A major wind farm is back on the agenda in south Roscommon over six years after the local community won a High Court battle overturning approval for the initial plan.
Then it was Cavan-based Galetech driving what was known as the Seven Hills Windfarm proposal, now it is the more high-profile Energia Renewables, which has revived the proposal for the 21-strong wind turbine project stretching over areas of Dysart, Brideswell and Taughmaconnell which attracted huge local opposition when it first came to light back in 2010.
Recently the energy provider submitted a request to An Bord Pleanála seeking a formal pre-application consultation meeting under legislation governing Strategic Infrastructure Developments (SID), the fast track planning process for large scale development which essentially bypasses the local authority planning process.
Following this meeting, An Bord Pleanála will rule whether the documents submitted constitute a reasonable basis for a SID application – and if so, a formal planning application can then be lodged directly with the board.
According to the Energia website, the power company are “working with Galetech Energy Developments to develop a wind farm site in south Roscommon” consisting of “approximately 21 wind turbines with a typical output of 5-6 megawatts per turbine – enough to provide around 85,000 Irish households with renewable electricity every year,” it added.
A community consultation meeting was due to take place shortly in Dysart on the revived scheme but government restrictions have put paid to that for the time being. It’s believed the energy company had completed door-to-door consultation with many of those of living within a kilometre of the project before the lockdown.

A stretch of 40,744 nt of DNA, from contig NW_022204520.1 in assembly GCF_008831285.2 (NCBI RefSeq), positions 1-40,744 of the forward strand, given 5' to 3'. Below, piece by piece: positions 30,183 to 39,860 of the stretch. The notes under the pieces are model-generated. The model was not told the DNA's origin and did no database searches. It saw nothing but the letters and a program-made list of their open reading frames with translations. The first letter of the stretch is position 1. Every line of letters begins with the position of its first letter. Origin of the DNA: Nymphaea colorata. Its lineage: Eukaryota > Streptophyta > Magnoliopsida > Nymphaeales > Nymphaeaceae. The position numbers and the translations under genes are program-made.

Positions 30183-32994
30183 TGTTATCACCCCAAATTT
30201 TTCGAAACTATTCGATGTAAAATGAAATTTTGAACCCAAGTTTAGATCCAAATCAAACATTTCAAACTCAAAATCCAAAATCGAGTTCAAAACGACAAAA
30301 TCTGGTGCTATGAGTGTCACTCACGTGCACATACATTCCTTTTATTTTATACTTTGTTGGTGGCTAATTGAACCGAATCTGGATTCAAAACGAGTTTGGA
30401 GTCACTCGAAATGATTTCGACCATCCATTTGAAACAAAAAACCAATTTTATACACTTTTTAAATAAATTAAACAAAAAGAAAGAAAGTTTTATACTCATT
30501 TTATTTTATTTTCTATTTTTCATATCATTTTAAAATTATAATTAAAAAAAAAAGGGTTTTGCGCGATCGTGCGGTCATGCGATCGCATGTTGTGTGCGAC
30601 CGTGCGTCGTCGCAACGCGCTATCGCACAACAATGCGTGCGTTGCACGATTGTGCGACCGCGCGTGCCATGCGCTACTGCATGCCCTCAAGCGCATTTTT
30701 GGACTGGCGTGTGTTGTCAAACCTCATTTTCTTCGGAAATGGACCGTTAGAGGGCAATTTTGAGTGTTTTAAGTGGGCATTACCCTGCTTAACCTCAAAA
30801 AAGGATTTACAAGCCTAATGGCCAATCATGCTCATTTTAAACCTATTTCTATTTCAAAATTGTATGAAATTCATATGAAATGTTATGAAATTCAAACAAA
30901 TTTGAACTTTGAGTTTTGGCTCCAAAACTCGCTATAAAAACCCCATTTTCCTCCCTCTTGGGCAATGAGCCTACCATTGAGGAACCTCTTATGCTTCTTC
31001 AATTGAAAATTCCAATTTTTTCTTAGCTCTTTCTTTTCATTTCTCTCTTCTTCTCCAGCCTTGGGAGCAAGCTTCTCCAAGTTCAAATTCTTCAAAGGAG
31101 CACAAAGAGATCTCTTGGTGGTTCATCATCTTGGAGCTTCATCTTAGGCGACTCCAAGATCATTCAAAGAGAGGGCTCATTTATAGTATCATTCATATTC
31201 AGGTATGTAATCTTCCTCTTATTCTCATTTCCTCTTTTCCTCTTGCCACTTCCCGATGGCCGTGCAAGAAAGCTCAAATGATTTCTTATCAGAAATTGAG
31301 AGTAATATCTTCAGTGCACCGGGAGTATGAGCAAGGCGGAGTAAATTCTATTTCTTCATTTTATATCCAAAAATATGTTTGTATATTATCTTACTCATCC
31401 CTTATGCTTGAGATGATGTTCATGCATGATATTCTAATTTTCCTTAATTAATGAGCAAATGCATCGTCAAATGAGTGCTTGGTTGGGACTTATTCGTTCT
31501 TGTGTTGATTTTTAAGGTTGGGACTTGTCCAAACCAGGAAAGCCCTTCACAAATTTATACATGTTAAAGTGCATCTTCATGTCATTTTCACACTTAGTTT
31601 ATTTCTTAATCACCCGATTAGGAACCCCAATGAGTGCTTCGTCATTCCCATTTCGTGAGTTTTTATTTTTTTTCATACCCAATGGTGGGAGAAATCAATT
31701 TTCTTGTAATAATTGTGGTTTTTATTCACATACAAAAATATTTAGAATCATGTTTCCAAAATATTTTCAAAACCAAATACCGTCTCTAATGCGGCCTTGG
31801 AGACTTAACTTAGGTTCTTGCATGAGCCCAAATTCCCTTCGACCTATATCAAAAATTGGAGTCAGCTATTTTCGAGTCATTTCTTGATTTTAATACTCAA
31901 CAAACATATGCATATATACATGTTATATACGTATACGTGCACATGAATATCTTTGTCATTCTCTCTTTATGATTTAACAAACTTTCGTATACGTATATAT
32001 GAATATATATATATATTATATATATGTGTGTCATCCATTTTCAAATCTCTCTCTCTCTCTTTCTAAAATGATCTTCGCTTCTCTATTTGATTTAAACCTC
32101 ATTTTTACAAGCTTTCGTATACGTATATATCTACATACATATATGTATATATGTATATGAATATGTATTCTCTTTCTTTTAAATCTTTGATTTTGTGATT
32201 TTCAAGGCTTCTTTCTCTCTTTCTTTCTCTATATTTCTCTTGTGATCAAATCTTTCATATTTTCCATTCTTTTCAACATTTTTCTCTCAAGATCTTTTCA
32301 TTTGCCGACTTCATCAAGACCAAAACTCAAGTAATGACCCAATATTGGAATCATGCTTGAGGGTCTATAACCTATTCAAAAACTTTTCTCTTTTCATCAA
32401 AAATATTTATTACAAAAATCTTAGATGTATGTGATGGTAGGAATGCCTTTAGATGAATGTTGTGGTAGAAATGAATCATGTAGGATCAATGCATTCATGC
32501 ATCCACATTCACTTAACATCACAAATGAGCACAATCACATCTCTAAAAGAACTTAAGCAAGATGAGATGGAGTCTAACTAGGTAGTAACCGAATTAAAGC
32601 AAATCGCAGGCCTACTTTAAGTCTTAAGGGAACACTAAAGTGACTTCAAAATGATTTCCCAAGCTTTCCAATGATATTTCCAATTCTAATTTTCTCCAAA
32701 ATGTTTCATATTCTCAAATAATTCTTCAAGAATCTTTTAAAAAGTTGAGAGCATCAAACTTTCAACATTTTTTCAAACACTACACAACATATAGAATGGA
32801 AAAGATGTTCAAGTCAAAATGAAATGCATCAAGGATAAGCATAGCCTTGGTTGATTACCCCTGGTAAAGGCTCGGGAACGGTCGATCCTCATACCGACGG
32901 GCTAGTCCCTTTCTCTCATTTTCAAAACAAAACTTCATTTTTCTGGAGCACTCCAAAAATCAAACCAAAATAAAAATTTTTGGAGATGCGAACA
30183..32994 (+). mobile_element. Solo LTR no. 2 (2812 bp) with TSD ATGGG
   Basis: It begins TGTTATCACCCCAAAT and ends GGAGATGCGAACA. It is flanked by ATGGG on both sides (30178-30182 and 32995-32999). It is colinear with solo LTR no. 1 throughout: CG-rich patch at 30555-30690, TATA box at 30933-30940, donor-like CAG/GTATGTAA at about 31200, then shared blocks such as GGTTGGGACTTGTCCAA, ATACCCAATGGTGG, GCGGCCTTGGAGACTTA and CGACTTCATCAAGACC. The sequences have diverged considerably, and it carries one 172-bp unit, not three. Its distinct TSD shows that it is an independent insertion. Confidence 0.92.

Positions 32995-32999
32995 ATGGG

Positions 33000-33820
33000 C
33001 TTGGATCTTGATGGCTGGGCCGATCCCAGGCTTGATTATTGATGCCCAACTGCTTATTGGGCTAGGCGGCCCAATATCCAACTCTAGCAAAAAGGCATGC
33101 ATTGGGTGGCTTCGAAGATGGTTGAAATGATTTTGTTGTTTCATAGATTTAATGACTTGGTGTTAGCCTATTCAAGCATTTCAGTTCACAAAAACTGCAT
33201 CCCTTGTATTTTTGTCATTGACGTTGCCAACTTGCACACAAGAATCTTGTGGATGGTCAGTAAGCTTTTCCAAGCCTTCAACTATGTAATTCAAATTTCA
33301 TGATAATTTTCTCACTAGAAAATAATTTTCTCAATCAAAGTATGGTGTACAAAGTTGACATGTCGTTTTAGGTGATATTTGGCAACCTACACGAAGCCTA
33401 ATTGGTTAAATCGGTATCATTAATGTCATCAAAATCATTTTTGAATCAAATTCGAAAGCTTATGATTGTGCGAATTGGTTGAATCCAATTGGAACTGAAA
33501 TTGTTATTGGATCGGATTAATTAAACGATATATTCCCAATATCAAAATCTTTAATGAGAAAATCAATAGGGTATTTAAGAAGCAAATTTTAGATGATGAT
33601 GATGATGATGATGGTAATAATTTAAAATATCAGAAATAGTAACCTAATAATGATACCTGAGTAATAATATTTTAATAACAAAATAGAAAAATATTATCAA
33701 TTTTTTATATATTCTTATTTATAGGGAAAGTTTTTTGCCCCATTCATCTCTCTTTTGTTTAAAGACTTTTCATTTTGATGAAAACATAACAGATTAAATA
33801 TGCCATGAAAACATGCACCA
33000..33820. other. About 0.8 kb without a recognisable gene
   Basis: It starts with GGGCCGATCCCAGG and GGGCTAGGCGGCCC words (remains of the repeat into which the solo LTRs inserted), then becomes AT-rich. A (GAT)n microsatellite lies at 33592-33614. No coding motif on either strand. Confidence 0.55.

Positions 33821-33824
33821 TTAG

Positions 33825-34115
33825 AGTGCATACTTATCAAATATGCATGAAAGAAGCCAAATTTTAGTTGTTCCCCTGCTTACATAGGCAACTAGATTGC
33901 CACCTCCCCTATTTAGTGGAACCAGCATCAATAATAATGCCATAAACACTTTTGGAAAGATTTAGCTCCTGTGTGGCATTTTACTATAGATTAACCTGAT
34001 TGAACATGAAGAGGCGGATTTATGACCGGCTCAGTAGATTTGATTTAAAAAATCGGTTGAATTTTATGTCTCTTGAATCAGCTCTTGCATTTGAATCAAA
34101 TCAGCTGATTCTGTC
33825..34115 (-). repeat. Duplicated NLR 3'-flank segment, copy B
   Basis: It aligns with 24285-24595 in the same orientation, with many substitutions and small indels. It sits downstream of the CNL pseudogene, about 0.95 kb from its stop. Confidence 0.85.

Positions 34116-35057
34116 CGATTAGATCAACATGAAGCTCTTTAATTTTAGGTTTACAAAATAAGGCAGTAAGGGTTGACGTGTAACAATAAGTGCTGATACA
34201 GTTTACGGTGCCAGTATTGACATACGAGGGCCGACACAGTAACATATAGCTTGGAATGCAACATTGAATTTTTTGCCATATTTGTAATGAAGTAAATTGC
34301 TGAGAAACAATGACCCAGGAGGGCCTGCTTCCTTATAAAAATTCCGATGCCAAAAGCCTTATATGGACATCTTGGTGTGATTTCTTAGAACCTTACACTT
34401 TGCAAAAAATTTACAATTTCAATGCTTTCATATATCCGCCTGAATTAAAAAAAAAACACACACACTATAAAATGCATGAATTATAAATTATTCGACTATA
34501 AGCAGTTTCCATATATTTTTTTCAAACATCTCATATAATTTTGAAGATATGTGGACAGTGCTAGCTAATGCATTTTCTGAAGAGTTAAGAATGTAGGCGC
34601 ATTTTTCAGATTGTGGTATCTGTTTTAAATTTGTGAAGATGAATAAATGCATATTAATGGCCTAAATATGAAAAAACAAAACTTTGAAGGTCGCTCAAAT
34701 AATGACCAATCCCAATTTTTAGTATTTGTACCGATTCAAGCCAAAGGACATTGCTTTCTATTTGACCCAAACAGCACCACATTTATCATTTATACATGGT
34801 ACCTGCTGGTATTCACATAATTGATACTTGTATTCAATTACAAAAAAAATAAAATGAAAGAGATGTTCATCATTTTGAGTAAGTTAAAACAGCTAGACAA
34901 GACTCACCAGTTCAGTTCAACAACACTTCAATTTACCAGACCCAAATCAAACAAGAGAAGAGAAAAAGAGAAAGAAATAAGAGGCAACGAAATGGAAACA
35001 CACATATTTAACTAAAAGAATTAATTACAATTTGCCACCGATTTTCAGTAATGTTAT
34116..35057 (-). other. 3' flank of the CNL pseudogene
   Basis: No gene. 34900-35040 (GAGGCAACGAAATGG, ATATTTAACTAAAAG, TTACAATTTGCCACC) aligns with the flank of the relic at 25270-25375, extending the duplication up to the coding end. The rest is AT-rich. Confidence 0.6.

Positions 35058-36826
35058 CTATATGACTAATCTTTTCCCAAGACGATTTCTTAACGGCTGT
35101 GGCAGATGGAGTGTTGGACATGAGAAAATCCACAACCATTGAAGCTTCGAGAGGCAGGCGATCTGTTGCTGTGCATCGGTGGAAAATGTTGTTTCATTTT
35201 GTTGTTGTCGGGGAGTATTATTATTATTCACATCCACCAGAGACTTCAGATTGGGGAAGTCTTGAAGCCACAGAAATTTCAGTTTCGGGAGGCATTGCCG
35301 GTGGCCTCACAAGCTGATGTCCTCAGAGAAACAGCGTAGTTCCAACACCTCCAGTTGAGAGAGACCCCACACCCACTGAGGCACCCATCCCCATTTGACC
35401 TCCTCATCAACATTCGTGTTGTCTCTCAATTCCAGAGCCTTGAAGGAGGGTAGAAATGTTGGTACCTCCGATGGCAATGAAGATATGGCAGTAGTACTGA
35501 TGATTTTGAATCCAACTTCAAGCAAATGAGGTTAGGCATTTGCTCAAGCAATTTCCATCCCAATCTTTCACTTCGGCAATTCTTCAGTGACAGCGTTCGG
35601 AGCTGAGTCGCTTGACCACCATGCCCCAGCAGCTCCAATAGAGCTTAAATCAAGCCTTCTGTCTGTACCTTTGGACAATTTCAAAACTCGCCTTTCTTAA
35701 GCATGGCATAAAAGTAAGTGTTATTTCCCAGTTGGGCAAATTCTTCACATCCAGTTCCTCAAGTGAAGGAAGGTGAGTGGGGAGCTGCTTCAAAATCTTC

“In light of the Covid-19 pandemic and in line with government guidance, we’ve postponed all public meetings, face-to-face consultations and door-to-door visits until the restriction of movement has come to an end,” Energia explained, adding they will, however, provide information or answer questions via post, freephone or online channels.
“It will be opposed,” Cllr Tony Ward said starkly. “The community a few years back rejected it for various reasons, and I’ll be standing with the community again as I did previously. It’s unfair and uncalled for,” the Independent representative complained, saying all of these developers are being subsidised by the government and every electricity customer who pay a levy for these types of projects.
|Wind Watch relies entirely
on User Funding